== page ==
“If they outsource their calculation, banks need to assess whether the vendor can calculate the appropriate scenarios. The optimal way is to validate the transactional data available when banks execute in the market and compare with their CVA pricing. IHS Markit provides a consensus service for over-the-counter (OTC) derivatives valuations globally, and backtests the output to validate the model calibration. IHS Markit also offers a CVA pricing tool, which has the same model and input data and is part of the CVA calculation service.”

AsiaRisk1220_IHS Markit_Fig1

3. Accurate market data

The third challenge is ensuring the model is populated with accurate market data. In order to obtain the correct CVA and DVA figures, banks must calculate the probability of default (PD) as well as the loss given default (LCD). 

Those dealing with OTC derivatives transactions must come up with values for trades that have maturities covering the short end of the credit curve (less than six months) out to 30 years. Given the wide range of CDS tenors within portfolios, it is vital they use accurate CDS pricing data with a term structure that is based on market consensus numbers and available liquidity.

A lack of liquidity in the Japanese CDS market, particularly regarding single names, is a well-known challenge and one that is even greater for banks that have limited CDS exposures. However, it is possible for firms to find ‘proxy curves’, which are calculated from single-name CDS data using the IHS Markit CDS Sector Curves tool. These figures are derived from best-in-class CDS data that uses the three core insights of rating, sector and region within its factor model.

“Banks need to select the vendors in terms of which ones can provide accurate or market consensus PD and LCD figures – something IHS Markit can do via its industry-recognised CDS Pricing data service,” says Yoshizawa.

An additional benefit from taking an outsourced approach to CVA/DVA calculation to meet the requirements of JGAAP is that banks will already have the systems in place to deal with later regulatory standards.

“Our risk engine is capable of meeting general Basel requirements so that banks that outsource CVA/DVA calculation to us can also use our platform for future regulatory calculations, as well as meeting JGAAP requirements,” says Yoshizawa.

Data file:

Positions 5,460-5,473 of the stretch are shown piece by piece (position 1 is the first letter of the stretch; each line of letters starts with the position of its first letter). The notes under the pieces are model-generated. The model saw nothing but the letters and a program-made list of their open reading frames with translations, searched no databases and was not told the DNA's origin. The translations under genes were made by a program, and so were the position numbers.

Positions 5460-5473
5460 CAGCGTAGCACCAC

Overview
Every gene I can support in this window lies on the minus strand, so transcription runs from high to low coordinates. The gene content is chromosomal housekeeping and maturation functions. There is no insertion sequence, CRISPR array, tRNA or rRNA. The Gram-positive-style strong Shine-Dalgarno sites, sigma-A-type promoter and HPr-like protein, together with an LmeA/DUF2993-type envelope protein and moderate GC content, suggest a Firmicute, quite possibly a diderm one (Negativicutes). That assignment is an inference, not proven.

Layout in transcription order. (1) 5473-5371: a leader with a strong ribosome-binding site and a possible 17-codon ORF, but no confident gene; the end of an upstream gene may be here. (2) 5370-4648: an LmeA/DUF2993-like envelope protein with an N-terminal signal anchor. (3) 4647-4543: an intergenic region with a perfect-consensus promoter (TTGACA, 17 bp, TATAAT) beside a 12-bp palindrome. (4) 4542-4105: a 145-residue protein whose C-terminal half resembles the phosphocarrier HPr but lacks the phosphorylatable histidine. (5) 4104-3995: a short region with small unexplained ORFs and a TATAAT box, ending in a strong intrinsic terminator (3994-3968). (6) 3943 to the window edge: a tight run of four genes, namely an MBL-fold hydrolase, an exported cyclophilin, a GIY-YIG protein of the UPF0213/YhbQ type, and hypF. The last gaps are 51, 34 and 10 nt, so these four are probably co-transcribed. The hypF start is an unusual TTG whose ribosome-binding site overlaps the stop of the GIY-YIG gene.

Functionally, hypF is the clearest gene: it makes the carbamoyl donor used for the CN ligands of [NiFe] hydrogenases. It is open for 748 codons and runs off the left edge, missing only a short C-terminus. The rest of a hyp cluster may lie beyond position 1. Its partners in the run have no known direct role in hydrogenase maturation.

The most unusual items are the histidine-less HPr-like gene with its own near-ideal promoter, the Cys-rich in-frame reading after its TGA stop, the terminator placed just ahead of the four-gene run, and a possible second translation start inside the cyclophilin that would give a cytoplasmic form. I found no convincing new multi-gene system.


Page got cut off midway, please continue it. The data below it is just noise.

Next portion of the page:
4. Operational challenges 

The penultimate challenge is operational. In practical terms, the new JGAAP requirement to calculate CVA in line with market consensus means coming up with an exit price in the market for each derivatives transaction using qualified market data, such as volatility, skew and correlation. Major banks in Japan already have this capability due to their regulatory-mandated IMMs, but smaller regional firms in Japan need to acquire this skill set quickly. An obvious solution to this problem is to use IHS Markit, which can easily provide a pricing platform that calculates values in line with market consensus.

AsiaRisk1220_IHS Markit_Fig2

5. Timelines

The final and most difficult challenge is timelines. Local banks have historically used packaged software to price OTC derivatives. However, upgrading these systems to meet the enhanced requirements of CVA and DVA calculation for JGAAP will be expensive or, in some cases, impossible because the existing software cannot handle the new requirements. If banks are looking to outsource this calculation process, they will need to provide transaction data and counterparty data – as well as the underlying legal documentation related to each trade – in order to rebuild the whole cashflow on vendor platforms.

Japanese local banks with a relatively large derivatives portfolios typically have thousands of derivatives transactions, and the process of outsourcing the related CVA and DVA calculations will be complex and could take several months.

“Outsourcing is not straightforward – there is a lot of information banks need to provide that could take a significant time given the resources and development that may be needed,” says Yoshizawa. “My message to the market is that it needs to make decisions soon and minimise all operational risks where possible. These five challenges need to be addressed in a timely manner, which will help a smooth transition to the April 2021 deadline.”